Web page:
The message, Franson said, should be: We’re not going to punish universities trying to learn more about marijuana by taking away their federal funding.

The American College of Physicians and the American Medical Association both support clearing the way for more high quality research on marijuana.

Interestingly, the folks at NIDA said in an e-mail to me that the agency is very interested in research on the effects of marijuana administered orally since very little exists.

NIDA says there is a clinical trial under way that is designed to figure out how people respond to THC administered in different ways, including orally. However, the study is in its early stages and results are not expected until September 2016.

And surely, that study will be of benefit. But research has to be more widespread and cover foreseeable issues in various states.

Grants in Colorado

In Colorado, the state’s health department is on the cusp of considering applicants for roughly $9 million in grants.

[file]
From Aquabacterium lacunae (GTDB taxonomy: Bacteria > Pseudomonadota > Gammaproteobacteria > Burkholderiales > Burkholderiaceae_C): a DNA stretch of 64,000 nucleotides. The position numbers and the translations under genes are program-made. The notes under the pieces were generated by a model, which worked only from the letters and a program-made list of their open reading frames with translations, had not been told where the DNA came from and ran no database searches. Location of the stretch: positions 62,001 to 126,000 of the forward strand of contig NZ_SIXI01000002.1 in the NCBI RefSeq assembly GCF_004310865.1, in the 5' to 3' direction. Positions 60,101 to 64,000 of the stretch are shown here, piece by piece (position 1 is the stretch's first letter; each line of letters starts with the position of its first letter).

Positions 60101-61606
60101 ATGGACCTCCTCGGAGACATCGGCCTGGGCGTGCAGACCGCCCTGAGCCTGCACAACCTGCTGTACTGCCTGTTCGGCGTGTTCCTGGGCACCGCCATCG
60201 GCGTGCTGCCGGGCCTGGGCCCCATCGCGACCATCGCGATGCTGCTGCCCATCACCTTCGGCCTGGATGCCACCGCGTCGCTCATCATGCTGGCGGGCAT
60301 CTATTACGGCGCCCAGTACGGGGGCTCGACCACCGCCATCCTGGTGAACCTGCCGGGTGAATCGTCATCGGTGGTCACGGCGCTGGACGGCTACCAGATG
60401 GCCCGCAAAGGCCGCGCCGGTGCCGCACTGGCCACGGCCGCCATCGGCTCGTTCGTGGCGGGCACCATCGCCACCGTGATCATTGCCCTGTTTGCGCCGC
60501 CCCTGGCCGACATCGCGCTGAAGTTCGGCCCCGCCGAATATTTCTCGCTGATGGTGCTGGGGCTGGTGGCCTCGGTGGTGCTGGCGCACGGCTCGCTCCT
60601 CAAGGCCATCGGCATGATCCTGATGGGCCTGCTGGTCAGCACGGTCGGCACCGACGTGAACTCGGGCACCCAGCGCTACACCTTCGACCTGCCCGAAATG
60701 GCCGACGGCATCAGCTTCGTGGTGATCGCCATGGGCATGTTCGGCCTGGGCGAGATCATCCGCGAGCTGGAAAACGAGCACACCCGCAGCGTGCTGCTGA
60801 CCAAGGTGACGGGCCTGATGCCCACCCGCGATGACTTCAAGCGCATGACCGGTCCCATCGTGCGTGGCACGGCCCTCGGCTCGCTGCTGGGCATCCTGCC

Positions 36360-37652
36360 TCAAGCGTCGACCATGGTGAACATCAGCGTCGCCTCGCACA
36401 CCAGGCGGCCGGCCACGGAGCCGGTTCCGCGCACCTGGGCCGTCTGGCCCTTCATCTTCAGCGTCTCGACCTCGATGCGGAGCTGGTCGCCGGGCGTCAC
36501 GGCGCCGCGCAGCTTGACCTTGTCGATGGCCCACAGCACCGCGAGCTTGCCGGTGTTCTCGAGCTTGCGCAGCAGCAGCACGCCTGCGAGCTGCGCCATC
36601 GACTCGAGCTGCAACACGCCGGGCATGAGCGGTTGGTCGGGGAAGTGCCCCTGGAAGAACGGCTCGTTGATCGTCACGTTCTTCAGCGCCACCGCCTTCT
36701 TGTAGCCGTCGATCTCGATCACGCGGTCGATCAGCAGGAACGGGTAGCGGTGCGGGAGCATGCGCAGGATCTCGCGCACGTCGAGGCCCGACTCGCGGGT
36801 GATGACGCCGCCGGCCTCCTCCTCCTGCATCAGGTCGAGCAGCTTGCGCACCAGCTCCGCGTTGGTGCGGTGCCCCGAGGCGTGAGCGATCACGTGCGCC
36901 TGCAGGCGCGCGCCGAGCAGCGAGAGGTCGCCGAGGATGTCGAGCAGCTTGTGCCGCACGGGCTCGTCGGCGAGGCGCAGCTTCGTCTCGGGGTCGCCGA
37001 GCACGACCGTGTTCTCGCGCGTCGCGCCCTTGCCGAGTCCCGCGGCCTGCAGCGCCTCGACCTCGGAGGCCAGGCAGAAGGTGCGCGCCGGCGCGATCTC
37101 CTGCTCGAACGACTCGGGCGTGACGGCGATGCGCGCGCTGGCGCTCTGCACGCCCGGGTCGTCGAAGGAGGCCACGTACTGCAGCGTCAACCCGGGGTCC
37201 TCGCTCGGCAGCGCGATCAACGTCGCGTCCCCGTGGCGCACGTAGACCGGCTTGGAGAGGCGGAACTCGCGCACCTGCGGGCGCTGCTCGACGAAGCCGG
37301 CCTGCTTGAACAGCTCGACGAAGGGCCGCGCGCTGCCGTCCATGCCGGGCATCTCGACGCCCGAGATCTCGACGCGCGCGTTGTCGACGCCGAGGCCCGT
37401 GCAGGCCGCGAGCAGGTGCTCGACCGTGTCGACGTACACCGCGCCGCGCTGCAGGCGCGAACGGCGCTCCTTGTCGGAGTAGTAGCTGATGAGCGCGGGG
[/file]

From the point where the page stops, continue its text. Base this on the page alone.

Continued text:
Larry Wolk, executive director and chief medical officer for the Colorado Department of Public Health, said the research funded by the grants must stay true to the source of the money, which is the registration fees paid by medical marijuana users. So, the research will focus on medical uses of marijuana.

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In the process of studying medicinal uses such as the efficacy of using marijuana to treat a seizure disorder in children, or whether it eases post traumatic stress disorder or chronic pain, it is Wolk’s hope that other information can be gleaned.

That could include some observations on how marijuana affects people who also consumed alcohol.

“It’s definitely an interest, but it is information we’ll have to glean secondarily,” he said.

These studies, Wolk said, are a step in the right direction as policy makers try to make good decisions with limited information.

“We’re sort of in a living laboratory right now,” Wolk said.

Indeed. Unfortunately, moves to legalize marijuana, particularly medical marijuana, have gotten in front of the scientific research that could have better informed those decisions. It’s time to catch up so our laws, rules and understanding of how marijuana affects people keep pace with its use.

E-mail Alicia Caldwell at or follow her on Twitter: @AliciaMCaldwell